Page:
Quality check: training areas score points
What does quality mean to a golfer? A larger clubhouse, better greens, daily start times, a perfect practice area or maybe a personal address in the club restaurant?
With the increasing interest in golf, the perception of quality features has apparently also shifted with the Corona summer of 2020. After golf courses around the world were more frequented in the 2020 season than before, significantly more beginners could be won and thus both the golf courses themselves and the practice facilities are used more, the quality of the actual sports areas is apparently moving more into the focus of interest. After all, the condition of the course has a significant impact on how many hours a day it can be open, how well the greens can still be played at 6 p.m. in the evening and how well and quickly the course recovers from extreme weather such as heavy rain, heat or cold .
Study shows more interest in court quality and training areas
In addition, the quality of the practice facilities is now apparently becoming an important issue internationally: The study “Golf Facility Market Trend Watch has now come to the conclusion that, at least in the US market, there is currently a clear preference for improving practice areas, developing short game centers and developing master plans for long-term course improvements. The study was conducted by the ASGCA (American Society of Golf Course Architects) and the Sports & Leasure Group among 40.000 American head greenkeepers, golf managers, facility operators, golf instructors and golf course designers.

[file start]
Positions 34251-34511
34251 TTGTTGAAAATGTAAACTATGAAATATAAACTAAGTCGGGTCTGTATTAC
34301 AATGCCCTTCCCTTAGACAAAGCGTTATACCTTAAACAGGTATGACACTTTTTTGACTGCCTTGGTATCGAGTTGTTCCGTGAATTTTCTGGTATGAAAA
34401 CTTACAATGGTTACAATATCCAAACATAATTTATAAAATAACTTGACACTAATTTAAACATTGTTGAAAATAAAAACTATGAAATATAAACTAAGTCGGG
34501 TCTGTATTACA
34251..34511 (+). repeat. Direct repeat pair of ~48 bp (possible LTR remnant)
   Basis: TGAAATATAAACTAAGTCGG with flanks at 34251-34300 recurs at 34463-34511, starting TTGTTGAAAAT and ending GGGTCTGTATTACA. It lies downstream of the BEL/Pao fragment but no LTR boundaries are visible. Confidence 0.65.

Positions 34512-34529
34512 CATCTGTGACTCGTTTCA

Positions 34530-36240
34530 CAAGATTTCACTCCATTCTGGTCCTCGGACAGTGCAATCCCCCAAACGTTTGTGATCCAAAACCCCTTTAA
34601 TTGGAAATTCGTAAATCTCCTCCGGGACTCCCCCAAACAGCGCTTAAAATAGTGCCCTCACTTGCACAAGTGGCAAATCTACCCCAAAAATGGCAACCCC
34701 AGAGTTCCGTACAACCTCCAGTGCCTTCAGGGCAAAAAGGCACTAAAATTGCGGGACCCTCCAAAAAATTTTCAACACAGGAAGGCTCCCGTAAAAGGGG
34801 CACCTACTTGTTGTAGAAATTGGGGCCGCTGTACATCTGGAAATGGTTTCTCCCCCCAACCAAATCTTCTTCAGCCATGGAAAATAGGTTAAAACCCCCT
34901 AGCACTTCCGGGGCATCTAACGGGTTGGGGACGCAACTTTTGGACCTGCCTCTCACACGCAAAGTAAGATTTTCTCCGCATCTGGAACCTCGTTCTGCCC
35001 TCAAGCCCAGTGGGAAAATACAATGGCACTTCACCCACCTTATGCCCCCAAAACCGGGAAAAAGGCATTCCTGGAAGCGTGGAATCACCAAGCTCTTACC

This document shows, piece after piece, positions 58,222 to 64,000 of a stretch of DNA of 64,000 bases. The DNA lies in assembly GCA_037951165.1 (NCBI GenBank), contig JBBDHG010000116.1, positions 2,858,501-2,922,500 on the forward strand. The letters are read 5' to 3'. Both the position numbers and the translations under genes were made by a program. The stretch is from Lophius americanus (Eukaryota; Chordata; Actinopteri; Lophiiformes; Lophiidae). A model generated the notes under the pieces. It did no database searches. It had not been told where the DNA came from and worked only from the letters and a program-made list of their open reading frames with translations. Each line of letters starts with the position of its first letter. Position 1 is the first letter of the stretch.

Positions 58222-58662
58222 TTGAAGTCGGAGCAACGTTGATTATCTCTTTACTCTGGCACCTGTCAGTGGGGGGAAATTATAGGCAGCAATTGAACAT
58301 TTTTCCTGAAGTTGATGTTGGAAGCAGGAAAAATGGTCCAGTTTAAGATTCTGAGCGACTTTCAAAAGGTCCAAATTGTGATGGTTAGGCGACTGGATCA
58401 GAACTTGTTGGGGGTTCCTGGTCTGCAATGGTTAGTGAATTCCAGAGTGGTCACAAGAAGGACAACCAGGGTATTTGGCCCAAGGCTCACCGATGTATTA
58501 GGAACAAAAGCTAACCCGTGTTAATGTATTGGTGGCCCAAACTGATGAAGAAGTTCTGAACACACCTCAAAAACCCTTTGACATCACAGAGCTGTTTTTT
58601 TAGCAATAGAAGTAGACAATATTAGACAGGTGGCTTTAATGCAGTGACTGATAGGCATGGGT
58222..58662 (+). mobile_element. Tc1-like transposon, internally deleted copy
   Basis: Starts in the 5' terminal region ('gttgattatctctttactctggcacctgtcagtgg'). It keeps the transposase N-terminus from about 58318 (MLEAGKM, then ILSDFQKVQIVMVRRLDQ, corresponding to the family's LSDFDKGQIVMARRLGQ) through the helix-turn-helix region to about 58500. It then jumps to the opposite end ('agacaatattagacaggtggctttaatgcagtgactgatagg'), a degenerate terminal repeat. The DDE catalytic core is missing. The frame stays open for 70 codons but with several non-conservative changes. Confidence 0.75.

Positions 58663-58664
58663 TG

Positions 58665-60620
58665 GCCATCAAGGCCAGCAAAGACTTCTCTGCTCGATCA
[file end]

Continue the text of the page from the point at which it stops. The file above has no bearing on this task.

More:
92% of the head greenkeepers and golf course designers confirmed that the highest demand for improvements is currently in “specific short game areas and practice areas”, 90% spoke of a massive demand for improved driving ranges. 82% of the general managers of golf courses made the same statements with regard to the short game areas, 77% with regard to driving ranges.
In fact, there are designated short game areas, spacious putta areas and sophisticated driving ranges with modeled practice greens, target areas ec. seldom the standard, especially for older golf courses. While high-end facilities in the USA and Asia have mostly been offering spacious practice areas for years, few facilities in German-speaking countries have set trends here, which undoubtedly has something to do with the fact that first-class practice facilities mean costs that can easily be in the millions .
Sophisticated practice areas for more member satisfaction
Nevertheless, there is an unmistakable trend towards sophisticated practice areas for high-quality facilities. In continental Europe, the Evian Resort in France added a par 3 course to its already excellent 14-hectare practice facility in 2020. The Costa Navarino Resort in Greece has one of the largest practice areas in continental Europe with ten different types of bunker alone. Facilities followed suit in Germany too: The Golf Club St. Leon-Rot , with its wedge area, three putting greens and a total of four chipping and putting greens, is one of the showpiece facilities. The traditional club Stuttgarter GC Solitude is currently investing in a highly digitized new driving range, which is scheduled to open in June. GC Würzburg completed a new training center with a “Drive & Fitting Pavilion” at the end of the year. And even less sporty facilities such as the Wittelsbacher GC, where work is currently underway on the completely renovated driving range, are increasingly focusing on improving the practice areas with a view to increasing quality.
The lesson from the Corona summer of 2020 is relatively simple: An increase in the quality of the practice facilities is usually associated with more fun for beginners as well as for established golfers. Expanding the space allows significantly more people to be employed at the same time. And: With better quality and more space, the systems are far less worn out and chopped up. Member satisfaction increases – sustainably.